Doug MacDonald is a Getty Images artist and longtime Jeju resident. — Ed.
I make my way up the narrow, tree-lined path just a few minutes shy of 3 a.m., my small flashlight piercing the darkness around me. Rustling leaves, cracking branches and the faint sounds of small animals echo faintly through the air. The atmosphere is spooky and I silently thank myself for not watching any horror movies recently.
A light rain begins to fall about 4 km into my 9.5 km hike up to the summit of Mt. Halla. I take a brief water break before moving on.
An hour later I pass Sara Oreum, a hill with a crater lake at its peak and a miniaturized version of what lies ahead a few kilometers above me.
Now the hike gets tough as the trail steepens. I feel every kilogram of camera equipment in my backpack as I inch my way up the path. As if on cue, it begins to rain a little harder. Undaunted, I press on…
By 6 a.m., the first slivers of dawn appear as I approach the top of Halla. It’s a miserable day. Curtains of rain now fall and the sky is laden with a mixture of thick black clouds and soupy fog. Despite the relentless winds that now buffet my body, I take a few moments to crouch down and photograph a beautifully barren tree a few meters off the trail, its branches stripped of life from years fighting nature’s wrath.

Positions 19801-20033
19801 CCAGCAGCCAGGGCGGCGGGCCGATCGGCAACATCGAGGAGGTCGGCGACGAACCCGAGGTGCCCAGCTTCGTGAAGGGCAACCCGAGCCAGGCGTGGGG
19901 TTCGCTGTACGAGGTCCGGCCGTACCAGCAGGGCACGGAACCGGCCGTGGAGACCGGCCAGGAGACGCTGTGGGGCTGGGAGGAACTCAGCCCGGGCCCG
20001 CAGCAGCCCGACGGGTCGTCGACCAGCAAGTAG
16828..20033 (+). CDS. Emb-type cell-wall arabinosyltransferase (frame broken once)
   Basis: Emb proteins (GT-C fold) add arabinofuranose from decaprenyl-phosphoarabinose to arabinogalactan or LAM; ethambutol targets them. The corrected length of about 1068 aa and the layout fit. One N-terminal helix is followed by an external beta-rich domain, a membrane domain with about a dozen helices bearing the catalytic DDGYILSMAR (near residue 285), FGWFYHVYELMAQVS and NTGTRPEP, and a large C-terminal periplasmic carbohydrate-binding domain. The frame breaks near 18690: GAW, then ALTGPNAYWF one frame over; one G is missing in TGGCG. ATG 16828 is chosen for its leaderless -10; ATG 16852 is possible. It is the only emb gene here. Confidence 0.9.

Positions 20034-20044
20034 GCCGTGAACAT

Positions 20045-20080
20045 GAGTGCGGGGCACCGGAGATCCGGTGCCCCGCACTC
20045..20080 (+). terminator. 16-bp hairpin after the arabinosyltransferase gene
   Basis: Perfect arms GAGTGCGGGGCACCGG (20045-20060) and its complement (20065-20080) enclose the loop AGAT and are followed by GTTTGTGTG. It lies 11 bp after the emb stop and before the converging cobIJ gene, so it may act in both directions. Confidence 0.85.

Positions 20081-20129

I finally reach my destination a few minutes later. Over the last week, Mt. Halla has received over 800 mm of rain, filling Baengnokdam crater at its top to unprecedented levels of water.
As I reach the crater’s rim and excitedly look down into its rocky bowl, I’m met with disappointment. Despite the rain, the water level seems to have receded quite a bit compared to the photos I had seen a few days earlier.
But, as I turn around and look at the rich greens and pinks that dot the landscape below me, I realize that spring has truly arrived on Jeju Island and my trip has not been wasted.